Equal treatment for unpaid workers

28 January 2009

Equal treatment for unpaid workers

'Work' is often assumed to mean paid employment. Those who are active in the voluntary sector or whose work is within the household simply don’t count. These people, predominantly women, stand entirely outside legislation protecting 'workers' from discrimination. Will unpaid work continue to go unrecognised?


On 2nd February the European Parliament plenary session in Strasbourg will discuss the report by Slovakian Christian Democrat Anna Záborská. The subject of her report is the direct and indirect discrimination suffered by (for the most part) women who provide care for those who need it within the family. Often this informal work remains invisible and goes entirely without legal, social or economic recognition. "This has negative consequences, generally for women who provide support for those in need of care, because it can be very difficult for them to combine paid work with their family lives," says SP Euro-MP Kartika Liotard, a member of the European Parliamentary Committee on Women's Rights and Gender Equality. "This means that they have no chance of equal treatment on the labour market. They do not deserve this discrimination."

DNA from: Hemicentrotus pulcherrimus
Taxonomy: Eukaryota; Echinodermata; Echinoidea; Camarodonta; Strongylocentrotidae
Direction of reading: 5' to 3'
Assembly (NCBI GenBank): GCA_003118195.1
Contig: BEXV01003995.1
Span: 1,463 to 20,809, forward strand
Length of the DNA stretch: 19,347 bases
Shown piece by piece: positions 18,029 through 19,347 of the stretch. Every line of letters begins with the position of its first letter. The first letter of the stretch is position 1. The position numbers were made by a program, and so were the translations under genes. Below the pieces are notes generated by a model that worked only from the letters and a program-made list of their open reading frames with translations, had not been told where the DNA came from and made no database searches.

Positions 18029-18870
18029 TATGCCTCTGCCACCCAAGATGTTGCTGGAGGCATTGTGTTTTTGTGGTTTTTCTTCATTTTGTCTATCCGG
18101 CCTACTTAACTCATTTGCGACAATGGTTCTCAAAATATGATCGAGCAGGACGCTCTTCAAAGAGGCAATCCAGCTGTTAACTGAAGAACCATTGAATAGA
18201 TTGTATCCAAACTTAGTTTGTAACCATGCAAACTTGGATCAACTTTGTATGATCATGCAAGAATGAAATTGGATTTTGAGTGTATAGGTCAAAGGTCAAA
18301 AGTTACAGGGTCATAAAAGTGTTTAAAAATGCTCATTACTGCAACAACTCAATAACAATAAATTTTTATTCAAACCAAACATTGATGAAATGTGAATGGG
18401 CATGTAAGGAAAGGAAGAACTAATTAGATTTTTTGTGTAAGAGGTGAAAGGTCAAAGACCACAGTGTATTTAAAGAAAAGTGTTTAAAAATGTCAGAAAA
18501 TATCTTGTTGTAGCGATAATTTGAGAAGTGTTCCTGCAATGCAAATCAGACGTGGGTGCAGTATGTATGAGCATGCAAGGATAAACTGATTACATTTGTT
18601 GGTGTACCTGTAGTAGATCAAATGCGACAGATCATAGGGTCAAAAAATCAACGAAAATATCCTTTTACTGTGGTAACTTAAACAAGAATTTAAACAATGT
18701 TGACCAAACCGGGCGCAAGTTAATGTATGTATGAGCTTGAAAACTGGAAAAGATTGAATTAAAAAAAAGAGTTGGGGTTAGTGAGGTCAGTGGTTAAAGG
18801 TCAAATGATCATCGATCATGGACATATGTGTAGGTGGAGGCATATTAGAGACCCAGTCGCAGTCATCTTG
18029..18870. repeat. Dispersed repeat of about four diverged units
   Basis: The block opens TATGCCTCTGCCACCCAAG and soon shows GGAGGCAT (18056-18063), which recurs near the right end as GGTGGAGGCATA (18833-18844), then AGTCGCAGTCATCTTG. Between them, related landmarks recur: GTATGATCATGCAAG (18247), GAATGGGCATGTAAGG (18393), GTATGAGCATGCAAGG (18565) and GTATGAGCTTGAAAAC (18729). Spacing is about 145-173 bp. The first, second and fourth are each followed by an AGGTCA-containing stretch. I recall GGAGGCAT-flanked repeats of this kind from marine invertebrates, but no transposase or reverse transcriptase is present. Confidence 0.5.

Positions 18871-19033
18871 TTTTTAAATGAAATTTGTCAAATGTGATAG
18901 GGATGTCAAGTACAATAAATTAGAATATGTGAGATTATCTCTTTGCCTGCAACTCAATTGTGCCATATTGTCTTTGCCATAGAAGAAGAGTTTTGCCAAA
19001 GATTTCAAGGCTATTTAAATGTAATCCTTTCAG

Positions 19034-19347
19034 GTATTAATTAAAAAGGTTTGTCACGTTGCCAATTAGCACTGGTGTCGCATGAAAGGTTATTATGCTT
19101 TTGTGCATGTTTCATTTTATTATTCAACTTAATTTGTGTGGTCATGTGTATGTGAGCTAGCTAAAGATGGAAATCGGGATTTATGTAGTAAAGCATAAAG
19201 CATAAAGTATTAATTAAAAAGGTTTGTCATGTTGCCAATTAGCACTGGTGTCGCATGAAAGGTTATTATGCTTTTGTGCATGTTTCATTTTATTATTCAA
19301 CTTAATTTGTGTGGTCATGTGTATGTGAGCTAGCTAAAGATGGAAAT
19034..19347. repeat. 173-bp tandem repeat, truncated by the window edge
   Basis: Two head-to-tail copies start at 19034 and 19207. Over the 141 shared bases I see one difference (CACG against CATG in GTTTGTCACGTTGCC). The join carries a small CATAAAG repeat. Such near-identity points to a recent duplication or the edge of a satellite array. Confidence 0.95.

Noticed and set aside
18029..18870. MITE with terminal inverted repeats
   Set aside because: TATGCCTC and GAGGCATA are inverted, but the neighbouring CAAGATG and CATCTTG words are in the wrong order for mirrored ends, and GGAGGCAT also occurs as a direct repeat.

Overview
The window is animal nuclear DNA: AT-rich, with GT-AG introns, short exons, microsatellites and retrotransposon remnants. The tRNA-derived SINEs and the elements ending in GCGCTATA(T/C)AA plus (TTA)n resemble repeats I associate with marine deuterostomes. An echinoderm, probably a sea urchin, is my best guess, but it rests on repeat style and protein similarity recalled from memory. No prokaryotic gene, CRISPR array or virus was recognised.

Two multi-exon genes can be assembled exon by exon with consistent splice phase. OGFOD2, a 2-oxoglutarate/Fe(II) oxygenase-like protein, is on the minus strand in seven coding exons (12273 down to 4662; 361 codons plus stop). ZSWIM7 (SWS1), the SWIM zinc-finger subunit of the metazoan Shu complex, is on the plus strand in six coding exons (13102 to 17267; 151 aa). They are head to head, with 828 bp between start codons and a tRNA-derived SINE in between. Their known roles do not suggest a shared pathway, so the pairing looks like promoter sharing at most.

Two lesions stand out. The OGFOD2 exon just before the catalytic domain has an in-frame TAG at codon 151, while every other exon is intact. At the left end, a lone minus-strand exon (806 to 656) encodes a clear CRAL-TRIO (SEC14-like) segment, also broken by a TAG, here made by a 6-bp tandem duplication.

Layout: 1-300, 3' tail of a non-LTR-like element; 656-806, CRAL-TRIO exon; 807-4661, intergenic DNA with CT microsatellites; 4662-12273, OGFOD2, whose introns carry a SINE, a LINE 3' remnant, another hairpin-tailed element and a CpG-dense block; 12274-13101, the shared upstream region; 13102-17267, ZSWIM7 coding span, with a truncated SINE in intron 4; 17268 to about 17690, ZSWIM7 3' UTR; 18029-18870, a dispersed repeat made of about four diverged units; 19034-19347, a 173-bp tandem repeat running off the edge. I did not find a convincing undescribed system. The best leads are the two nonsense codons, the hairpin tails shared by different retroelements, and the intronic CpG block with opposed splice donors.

Anna Záborská's report calls, amongst other things, for the EU's member states to take steps to recognise informal work and the difficulties it causes for those who do it.

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